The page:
Big Baller Bland: Evaluating Lonzo’s Slow Start

Big Baller Bland: Evaluating Lonzo’s Slow Start


The Los Angeles Lakers are arguably the most storied franchise in the history of the NBA. They have won 16 NBA championships, with their first coming in 1949 and their latest in 2010. The rafters of the Staples Center are decorated with the retired jerseys of legends Wilt Chamberlain, Magic Johnson, Kareem Abdul-Jabbar, and most recently, Kobe Bryant. At the moment, though, the Lakers are in no position to contend for a championship. After stockpiling top draft picks over the last few years, their roster is filled with young talent, and the team is in rebuild mode. Highly-touted early picks Brandon Ingram and Julius Randle continue to grow and improve alongside late-draft steals Jordan Clarkson and Kyle Kuzma. And in the middle of it all, whether or not he wants or deserves to be, is the second pick of the 2017 Draft, Lonzo Ball.

If you follow sports at all, you probably already know Lonzo pretty well, most likely because of his outspoken and arrogant father LaVar. LaVar has gone on record saying that Lonzo is better than Stephen Curry, that Lonzo will be the Rookie of the Year, and that LaVar himself could beat Michael Jordan in a game of one-on-one. Many believe that LaVar’s talk is just a strategy to garner attention for his family and the Big Baller Brand, and if so, it seems to be working very well. But don’t get the wrong idea; Lonzo definitely deserved to be the second selection in this past year’s draft.

Last year, in his first and only season at UCLA, Lonzo was First Team All-Pac-12, First Team All-American, Pac-12 Freshman of the Year, and the NCAA season assists leader. He averaged 14.6 points, 7.6 assists, and 6.0 rebounds per game. He has always been a fantastic passer and floor general, and though he has pass-first mentality, his jump shot and scoring abilities did not fail him in college. In addition, his length and athleticism have allowed him to be an above-average rebounder. Lonzo’s play on the court last year was enough to justify Magic Johnson and the Lakers selecting him so highly in the draft.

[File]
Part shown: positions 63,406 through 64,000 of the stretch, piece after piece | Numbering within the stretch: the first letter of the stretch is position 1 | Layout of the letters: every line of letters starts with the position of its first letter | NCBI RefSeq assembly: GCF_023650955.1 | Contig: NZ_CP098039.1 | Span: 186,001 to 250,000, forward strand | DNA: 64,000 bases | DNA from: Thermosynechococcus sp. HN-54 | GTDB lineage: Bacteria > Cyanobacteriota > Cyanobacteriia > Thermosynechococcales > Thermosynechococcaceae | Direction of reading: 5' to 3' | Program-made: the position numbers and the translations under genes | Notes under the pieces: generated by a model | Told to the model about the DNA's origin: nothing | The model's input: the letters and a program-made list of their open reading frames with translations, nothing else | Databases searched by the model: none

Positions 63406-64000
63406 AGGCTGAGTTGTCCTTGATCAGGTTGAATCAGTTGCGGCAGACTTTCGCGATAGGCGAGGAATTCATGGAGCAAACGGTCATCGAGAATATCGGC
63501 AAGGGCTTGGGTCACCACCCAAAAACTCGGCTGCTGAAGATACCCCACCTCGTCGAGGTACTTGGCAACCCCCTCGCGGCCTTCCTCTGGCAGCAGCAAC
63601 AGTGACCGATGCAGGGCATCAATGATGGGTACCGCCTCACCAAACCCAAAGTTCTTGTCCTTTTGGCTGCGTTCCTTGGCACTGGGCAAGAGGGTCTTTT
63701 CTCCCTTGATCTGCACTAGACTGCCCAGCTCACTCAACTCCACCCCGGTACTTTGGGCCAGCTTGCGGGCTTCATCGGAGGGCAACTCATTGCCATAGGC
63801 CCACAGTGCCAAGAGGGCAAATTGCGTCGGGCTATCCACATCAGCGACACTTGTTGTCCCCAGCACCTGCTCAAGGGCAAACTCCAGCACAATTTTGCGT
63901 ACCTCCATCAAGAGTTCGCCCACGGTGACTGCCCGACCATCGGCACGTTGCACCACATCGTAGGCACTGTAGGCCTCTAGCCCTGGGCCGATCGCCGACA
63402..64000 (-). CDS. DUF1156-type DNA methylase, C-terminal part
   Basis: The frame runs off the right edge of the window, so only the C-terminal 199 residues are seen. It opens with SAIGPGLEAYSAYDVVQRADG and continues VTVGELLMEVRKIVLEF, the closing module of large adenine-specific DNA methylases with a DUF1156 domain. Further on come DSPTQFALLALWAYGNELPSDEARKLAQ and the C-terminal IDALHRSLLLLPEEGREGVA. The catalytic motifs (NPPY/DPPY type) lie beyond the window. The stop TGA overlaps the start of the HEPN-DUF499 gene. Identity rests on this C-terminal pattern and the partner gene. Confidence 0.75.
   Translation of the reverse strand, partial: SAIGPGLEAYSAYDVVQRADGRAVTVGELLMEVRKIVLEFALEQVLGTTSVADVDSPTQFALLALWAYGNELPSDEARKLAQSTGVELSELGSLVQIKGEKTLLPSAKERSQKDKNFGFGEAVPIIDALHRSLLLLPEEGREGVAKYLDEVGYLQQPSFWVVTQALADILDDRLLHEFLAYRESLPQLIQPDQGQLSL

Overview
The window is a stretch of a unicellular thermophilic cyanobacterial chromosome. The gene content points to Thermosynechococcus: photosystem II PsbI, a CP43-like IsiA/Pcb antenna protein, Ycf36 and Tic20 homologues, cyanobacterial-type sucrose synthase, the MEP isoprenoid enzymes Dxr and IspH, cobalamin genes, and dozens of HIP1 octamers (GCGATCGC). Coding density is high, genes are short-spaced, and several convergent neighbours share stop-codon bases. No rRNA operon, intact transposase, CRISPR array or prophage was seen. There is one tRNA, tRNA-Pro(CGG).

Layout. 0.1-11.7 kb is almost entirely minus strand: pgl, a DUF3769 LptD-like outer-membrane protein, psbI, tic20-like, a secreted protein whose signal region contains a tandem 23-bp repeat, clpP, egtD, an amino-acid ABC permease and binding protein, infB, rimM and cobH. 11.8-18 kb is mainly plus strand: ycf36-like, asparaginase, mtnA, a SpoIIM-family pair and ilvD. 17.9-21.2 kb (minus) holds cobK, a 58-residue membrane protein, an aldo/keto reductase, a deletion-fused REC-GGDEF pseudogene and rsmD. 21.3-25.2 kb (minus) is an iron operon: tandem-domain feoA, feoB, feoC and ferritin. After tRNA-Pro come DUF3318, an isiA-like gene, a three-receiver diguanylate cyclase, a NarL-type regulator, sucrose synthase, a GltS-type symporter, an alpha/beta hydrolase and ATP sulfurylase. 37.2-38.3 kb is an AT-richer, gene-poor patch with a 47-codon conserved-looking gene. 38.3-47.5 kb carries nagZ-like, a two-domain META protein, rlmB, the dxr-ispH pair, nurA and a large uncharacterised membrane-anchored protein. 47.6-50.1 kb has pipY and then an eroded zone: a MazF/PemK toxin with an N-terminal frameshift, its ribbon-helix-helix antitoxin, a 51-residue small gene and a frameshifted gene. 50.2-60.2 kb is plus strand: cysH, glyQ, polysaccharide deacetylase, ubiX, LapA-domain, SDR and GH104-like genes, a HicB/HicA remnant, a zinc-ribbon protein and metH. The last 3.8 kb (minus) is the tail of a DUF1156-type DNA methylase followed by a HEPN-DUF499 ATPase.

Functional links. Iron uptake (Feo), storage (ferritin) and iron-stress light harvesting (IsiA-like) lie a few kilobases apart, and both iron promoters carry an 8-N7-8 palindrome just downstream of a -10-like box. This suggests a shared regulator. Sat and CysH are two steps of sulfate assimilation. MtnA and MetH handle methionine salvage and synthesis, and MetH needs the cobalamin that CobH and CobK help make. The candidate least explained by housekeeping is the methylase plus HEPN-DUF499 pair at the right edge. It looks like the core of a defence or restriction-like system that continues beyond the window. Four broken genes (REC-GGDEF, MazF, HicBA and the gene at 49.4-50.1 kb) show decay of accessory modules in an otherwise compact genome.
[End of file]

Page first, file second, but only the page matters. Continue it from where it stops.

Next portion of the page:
Now fast-forward through the summer and fall, and here we are just days before 2018. 31 games into the NBA season, Lonzo is not meeting expectations, to put it lightly. Though his 7.1 assists and 6.9 rebounds per game are definitely adequate, his scoring numbers are not. He has averaged 10.0 points per game with an abysmal 34.9% field goal percentage, 29.7% 3-point percentage, and 48.0% free-throw percentage. People are saying that he isn’t aggressive enough, questioning his attitude, and calling Lonzo a bust. I, however, am here to quiet these critics.

Lonzo has been given an immense amount of pressure over these past few months. Whether it be LaVar or various talk show hosts, it seems like everybody’s talking about him. We all have to remember that this kid just turned 20 years old and is a rookie. He only spent one year in college, and whether or not that was the right decision, it’s ridiculous for us to have such high expectations for him in his first season. After all, he is only a year and a half removed from high school.

All things considered, I think that he is actually playing really well for a 20 year old rookie. He has notched a few triple-doubles, and has the eighth most assists per game in the league. His assist totals are impressive, considering the shooting ability of the other Lakers. Of his teammates that receive significant playing time, only Larry Nance Jr., Randle, and Kuzma are shooting above 50%, so his assist numbers are a true testament to great vision and passing.

I will admit that his scoring and shooting performances have been subpar at best. However, those calling for a jumpshot-teardown should slow down. At UCLA, Lonzo shot 55.1% from the field, 41.2% from 3-point range, and 67.3% from the free throw line. Obviously, we would never expect these numbers to translate smoothly to the NBA, but the drop off has been astounding. Anyhow, the problem is not Lonzo’s shot. Last year, he was able to hit open jump shots with consistency, and I believe that it is only a matter of comfort and experience until it begins to translate to the NBA. With more time and minutes, he will adjust to the faster and more physical league that has given him trouble so far.

If you want evidence of this, look no further than his teammate and fellow number 2 pick, Brandon Ingram. Last year, Ingram was a 19 year-old  rookie. He averaged 9.4 points per game on 40.2% shooting. Most were disappointed with his first season, but this year Ingram has averaged 16.0 points on 44.7% shooting. Ingram is an example of a young player who struggled in his first season in the NBA, but with time and experience improved greatly. Still, Ingram is only 20 and I expect him to continue to improve.

Tons of people will probably continue to criticize Lonzo, but he’s just a 20-year old kid. He has shown promise and flashes of brilliance, but just hasn’t found the consistency. I, however, am confident that he will figure it out. Besides, the Lakers weren’t going to make any noise in the playoffs anyway, even if they were to make it by some unforeseen miracle. Everybody needs to calm down, be patient, and stop hating. Lonzo is a very talented and athletic player, and if we all just wait things out, I think we’re going to see a much more polished product by the start of next year.

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Tristan Lee

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